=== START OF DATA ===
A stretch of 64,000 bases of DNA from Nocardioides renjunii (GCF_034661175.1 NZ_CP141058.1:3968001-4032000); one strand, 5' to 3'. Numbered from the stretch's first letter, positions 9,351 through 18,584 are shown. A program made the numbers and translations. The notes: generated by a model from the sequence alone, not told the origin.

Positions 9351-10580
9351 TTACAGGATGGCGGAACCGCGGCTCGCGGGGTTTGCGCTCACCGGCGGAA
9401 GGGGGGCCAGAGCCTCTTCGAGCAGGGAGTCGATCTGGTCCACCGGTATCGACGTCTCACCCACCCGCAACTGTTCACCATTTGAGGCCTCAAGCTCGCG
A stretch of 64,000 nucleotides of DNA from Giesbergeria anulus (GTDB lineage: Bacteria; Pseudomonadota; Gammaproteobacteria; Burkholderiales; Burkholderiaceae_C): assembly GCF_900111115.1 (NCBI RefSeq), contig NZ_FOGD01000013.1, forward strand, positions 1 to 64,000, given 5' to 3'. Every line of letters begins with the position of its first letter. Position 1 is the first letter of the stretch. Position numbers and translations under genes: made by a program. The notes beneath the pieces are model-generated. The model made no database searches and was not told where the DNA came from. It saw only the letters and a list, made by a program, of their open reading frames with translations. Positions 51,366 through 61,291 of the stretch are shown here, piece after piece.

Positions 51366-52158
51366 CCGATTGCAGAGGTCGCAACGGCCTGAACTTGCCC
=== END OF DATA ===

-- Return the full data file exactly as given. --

A stretch of 64,000 bases of DNA from Nocardioides renjunii (GCF_034661175.1 NZ_CP141058.1:3968001-4032000); one strand, 5' to 3'. Numbered from the stretch's first letter, positions 9,351 through 18,584 are shown. A program made the numbers and translations. The notes: generated by a model from the sequence alone, not told the origin.

Positions 9351-10580
9351 TTACAGGATGGCGGAACCGCGGCTCGCGGGGTTTGCGCTCACCGGCGGAA
9401 GGGGGGCCAGAGCCTCTTCGAGCAGGGAGTCGATCTGGTCCACCGGTATCGACGTCTCACCCACCCGCAACTGTTCACCATTTGAGGCCTCAAGCTCGCG
A stretch of 64,000 nucleotides of DNA from Giesbergeria anulus (GTDB lineage: Bacteria; Pseudomonadota; Gammaproteobacteria; Burkholderiales; Burkholderiaceae_C): assembly GCF_900111115.1 (NCBI RefSeq), contig NZ_FOGD01000013.1, forward strand, positions 1 to 64,000, given 5' to 3'. Every line of letters begins with the position of its first letter. Position 1 is the first letter of the stretch. Position numbers and translations under genes: made by a program. The notes beneath the pieces are model-generated. The model made no database searches and was not told where the DNA came from. It saw only the letters and a list, made by a program, of their open reading frames with translations. Positions 51,366 through 61,291 of the stretch are shown here, piece after piece.

Positions 51366-52158
51366 CCGATTGCAGAGGTCGCAACGGCCTGAACTTGCCC